2 Corinthians 9:8-10 “And God is able to make all grace abound to you, so that always having all sufficiency in everything, you may have an abundance for every good deed; 9 as it is written, “He scattered abroad, he gave to the poor, His righteousness endures forever.” 10 Now He who supplies seed to the sower and bread for food will supply and multiply your seed for sowing and increase the harvest of your righteousness.”
Introduction: Today’s post is going to deal with answering a long standing and debated question: does the New Testament cancel out the practice of tithing? In the above text we see what is perhaps one of the central passages used to describe stewardship in the New Testament church and Christian life. The above passage is often used to show that the giving standard in the New Testament is a personal preference, rather than a defined amount as communicated in the Old Testament. The one detail that is overlooked among interpreters holding such a viewpoint is Paul’s quotation of Psalm 112. It will be shown that based upon the argument of Psalm 112, Paul is not doing away with the tithe, but rather is instructing his readers on their responsibilities to the Lord beyond the tithe.
Psalm 112 – the blessings associated with fearing the Lord
The Apostle Paul quotes Psalm 112:9 in 2 Corinthians 9:9 – “as it is written, ‘He scattered abroad, he gave to the poor, His righteousness endures forever.’ When you read the entirety of Psalm 112, the main point of the Psalm is stated in 112:1 “Praise the LORD! How blessed is the man who fears the LORD, Who greatly delights in His commandments.” From that main thought we see four main benefits that run from Psalm 112:2-8:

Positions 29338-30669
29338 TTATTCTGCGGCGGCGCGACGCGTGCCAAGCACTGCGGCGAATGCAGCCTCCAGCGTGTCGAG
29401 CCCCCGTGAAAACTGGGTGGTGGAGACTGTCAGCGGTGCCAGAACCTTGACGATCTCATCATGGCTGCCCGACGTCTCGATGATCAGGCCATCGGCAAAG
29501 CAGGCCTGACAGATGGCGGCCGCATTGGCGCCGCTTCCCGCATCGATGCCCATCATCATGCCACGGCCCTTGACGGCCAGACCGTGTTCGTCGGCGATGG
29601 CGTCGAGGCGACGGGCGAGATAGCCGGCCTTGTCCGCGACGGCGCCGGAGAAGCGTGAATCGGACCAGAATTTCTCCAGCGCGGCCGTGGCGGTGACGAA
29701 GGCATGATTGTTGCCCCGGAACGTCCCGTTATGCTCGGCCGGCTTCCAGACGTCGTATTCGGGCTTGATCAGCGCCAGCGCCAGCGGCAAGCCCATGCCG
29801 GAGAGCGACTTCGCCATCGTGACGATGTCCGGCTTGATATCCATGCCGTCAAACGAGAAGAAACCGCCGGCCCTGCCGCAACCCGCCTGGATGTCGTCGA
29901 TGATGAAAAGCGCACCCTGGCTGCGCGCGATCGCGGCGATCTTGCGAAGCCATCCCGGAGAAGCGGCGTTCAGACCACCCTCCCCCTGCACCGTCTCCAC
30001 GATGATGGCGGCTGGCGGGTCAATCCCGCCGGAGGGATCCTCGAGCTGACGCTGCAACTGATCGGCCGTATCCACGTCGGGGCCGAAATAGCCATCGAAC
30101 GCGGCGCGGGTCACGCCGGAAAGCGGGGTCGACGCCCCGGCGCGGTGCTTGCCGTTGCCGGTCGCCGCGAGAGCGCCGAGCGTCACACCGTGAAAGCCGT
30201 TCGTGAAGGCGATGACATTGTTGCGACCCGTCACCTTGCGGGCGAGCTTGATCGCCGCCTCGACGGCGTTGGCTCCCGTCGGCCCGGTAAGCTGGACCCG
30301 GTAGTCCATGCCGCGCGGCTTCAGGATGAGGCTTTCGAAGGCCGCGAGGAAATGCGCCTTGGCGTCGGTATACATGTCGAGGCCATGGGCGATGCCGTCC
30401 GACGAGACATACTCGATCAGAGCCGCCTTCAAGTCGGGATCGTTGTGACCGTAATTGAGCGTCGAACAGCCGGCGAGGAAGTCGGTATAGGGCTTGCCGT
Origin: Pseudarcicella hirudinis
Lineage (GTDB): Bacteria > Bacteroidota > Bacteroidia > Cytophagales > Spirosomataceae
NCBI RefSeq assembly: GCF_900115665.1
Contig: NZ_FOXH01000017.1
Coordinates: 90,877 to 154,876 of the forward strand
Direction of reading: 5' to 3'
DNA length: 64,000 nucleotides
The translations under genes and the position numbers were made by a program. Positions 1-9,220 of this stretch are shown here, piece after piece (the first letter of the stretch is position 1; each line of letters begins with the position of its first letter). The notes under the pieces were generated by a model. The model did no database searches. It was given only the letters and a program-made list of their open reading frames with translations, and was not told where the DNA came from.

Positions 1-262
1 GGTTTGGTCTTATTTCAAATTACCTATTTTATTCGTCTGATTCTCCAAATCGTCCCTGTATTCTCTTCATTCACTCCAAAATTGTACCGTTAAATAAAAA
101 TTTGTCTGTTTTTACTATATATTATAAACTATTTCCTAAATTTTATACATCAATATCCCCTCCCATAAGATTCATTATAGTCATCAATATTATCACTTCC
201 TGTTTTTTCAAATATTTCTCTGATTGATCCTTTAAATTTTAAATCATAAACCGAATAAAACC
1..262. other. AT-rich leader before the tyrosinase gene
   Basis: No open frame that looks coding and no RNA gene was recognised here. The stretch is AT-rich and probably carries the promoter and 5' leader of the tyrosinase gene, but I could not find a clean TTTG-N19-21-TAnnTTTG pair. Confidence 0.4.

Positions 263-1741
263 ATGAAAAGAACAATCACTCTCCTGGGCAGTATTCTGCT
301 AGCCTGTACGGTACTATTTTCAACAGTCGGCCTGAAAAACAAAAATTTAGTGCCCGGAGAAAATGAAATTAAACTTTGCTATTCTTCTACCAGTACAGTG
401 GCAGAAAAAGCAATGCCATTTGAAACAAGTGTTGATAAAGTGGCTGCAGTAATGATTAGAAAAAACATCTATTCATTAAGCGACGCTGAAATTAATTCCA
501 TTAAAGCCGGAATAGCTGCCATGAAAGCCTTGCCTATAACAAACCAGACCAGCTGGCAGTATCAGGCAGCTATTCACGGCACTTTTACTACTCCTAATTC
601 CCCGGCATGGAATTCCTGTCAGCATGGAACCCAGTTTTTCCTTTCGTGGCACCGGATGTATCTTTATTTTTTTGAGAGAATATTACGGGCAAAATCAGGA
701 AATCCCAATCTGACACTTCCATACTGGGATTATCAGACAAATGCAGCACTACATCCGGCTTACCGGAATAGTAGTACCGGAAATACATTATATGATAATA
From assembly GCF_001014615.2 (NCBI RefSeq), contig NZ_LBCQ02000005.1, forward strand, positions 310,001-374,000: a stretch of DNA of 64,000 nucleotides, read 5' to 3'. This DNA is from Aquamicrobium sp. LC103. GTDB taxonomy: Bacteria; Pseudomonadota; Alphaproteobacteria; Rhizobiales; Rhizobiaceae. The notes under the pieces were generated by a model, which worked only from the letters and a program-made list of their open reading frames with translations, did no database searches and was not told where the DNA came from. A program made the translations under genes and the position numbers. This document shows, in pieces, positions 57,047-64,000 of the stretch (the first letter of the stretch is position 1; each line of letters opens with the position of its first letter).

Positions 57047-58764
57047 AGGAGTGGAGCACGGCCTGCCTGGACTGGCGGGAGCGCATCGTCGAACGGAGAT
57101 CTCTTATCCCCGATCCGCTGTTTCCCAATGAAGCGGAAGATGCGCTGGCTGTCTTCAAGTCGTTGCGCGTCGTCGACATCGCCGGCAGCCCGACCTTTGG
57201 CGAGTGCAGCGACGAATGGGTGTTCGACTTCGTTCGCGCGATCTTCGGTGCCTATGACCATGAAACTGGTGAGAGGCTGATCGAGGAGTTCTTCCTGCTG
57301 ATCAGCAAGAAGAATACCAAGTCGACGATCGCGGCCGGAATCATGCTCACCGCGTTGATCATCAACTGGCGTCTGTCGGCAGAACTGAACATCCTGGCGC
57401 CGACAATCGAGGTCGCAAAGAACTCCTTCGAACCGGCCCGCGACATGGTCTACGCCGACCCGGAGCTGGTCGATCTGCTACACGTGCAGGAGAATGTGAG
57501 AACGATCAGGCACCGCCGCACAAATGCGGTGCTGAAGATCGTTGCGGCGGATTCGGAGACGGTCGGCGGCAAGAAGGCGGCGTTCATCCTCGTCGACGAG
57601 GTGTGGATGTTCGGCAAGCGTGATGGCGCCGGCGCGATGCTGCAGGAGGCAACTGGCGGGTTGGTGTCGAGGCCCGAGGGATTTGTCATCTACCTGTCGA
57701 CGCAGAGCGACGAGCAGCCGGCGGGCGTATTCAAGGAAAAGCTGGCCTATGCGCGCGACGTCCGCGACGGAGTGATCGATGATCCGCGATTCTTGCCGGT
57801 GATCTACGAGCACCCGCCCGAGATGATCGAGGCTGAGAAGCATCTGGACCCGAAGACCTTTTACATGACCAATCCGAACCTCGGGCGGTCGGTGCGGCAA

1. Preservation of a godly legacy 112:1-2 2. Prosperity 112:3 3. Power for Goodly living 112:4-5 4. Protection of the believer’s faith 112:6-8
It is then we come to Psalm 112:9 that the focus shifts from David or the believer fearing the Lord to the Lord Himself. The Lord is portrayed as the One who is behind the four blessings listed in Psalm 112:2-8 that flow from Psalm 112:1. The Hebrew text of Psalm 112:9 begins with the verb פִּזַּר (Piz-zar), meaning “to distribute freely, lavishly scatter” (Reader’s Hebrew Bible). The Hebrew verb is in a Hebrew stem form responsible for bringing about or causing a state of affairs (called by the grammarians the “Piel” stem).
God is the great Causer of all things -directly and indirectly through secondary agents or events. (Genesis 50:20; Romans 8:28) It is He who brings about conditions and events that enables whatever is needed to be distributed freely to those who are in need. Therefore the whole point of the Psalm is that for the one who fears God, He has no need to fear anything, being that God brings about what is needed regarding legacies (112:2), financial needs (112:3), godly living (112:4-5) and faith itself (112:6-8). Sadly the wicked do not enjoy the same blessings and will be jealous, and yet not avail themselves of what comes from fearing the Lord (112:10).
Focusing particularly upon how the believer who fears the Lord is materially blessed